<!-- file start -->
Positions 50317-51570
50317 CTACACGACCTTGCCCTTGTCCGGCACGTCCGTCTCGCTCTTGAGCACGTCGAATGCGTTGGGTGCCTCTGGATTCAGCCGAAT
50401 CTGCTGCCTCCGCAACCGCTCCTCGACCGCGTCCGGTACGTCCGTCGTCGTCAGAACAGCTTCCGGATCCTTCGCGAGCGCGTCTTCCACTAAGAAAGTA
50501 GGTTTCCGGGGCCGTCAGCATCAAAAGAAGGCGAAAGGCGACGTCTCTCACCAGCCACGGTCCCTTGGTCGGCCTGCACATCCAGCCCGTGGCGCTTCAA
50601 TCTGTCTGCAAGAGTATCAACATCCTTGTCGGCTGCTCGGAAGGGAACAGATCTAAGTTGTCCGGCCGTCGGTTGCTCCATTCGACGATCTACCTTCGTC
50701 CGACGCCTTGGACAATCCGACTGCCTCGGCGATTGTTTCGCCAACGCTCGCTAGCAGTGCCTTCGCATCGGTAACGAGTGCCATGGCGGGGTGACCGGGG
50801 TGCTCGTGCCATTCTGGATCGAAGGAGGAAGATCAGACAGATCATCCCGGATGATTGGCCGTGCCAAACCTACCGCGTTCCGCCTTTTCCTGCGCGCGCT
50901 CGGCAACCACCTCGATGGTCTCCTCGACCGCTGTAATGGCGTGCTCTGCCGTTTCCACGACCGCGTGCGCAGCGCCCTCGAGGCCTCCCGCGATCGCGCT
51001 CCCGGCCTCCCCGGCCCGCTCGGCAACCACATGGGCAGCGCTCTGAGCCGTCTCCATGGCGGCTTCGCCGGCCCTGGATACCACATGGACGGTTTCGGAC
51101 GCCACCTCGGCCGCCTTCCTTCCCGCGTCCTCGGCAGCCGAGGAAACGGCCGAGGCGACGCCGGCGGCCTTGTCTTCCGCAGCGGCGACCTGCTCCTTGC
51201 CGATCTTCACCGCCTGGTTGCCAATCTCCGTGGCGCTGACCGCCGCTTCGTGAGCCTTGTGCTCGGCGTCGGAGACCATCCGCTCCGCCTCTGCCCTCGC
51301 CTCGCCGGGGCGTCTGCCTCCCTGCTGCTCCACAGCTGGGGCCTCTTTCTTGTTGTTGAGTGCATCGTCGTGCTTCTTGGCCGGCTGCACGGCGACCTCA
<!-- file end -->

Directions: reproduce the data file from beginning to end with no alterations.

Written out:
Positions 50317-51570
50317 CTACACGACCTTGCCCTTGTCCGGCACGTCCGTCTCGCTCTTGAGCACGTCGAATGCGTTGGGTGCCTCTGGATTCAGCCGAAT
50401 CTGCTGCCTCCGCAACCGCTCCTCGACCGCGTCCGGTACGTCCGTCGTCGTCAGAACAGCTTCCGGATCCTTCGCGAGCGCGTCTTCCACTAAGAAAGTA
50501 GGTTTCCGGGGCCGTCAGCATCAAAAGAAGGCGAAAGGCGACGTCTCTCACCAGCCACGGTCCCTTGGTCGGCCTGCACATCCAGCCCGTGGCGCTTCAA
50601 TCTGTCTGCAAGAGTATCAACATCCTTGTCGGCTGCTCGGAAGGGAACAGATCTAAGTTGTCCGGCCGTCGGTTGCTCCATTCGACGATCTACCTTCGTC
50701 CGACGCCTTGGACAATCCGACTGCCTCGGCGATTGTTTCGCCAACGCTCGCTAGCAGTGCCTTCGCATCGGTAACGAGTGCCATGGCGGGGTGACCGGGG
50801 TGCTCGTGCCATTCTGGATCGAAGGAGGAAGATCAGACAGATCATCCCGGATGATTGGCCGTGCCAAACCTACCGCGTTCCGCCTTTTCCTGCGCGCGCT
50901 CGGCAACCACCTCGATGGTCTCCTCGACCGCTGTAATGGCGTGCTCTGCCGTTTCCACGACCGCGTGCGCAGCGCCCTCGAGGCCTCCCGCGATCGCGCT
51001 CCCGGCCTCCCCGGCCCGCTCGGCAACCACATGGGCAGCGCTCTGAGCCGTCTCCATGGCGGCTTCGCCGGCCCTGGATACCACATGGACGGTTTCGGAC
51101 GCCACCTCGGCCGCCTTCCTTCCCGCGTCCTCGGCAGCCGAGGAAACGGCCGAGGCGACGCCGGCGGCCTTGTCTTCCGCAGCGGCGACCTGCTCCTTGC
51201 CGATCTTCACCGCCTGGTTGCCAATCTCCGTGGCGCTGACCGCCGCTTCGTGAGCCTTGTGCTCGGCGTCGGAGACCATCCGCTCCGCCTCTGCCCTCGC
51301 CTCGCCGGGGCGTCTGCCTCCCTGCTGCTCCACAGCTGGGGCCTCTTTCTTGTTGTTGAGTGCATCGTCGTGCTTCTTGGCCGGCTGCACGGCGACCTCA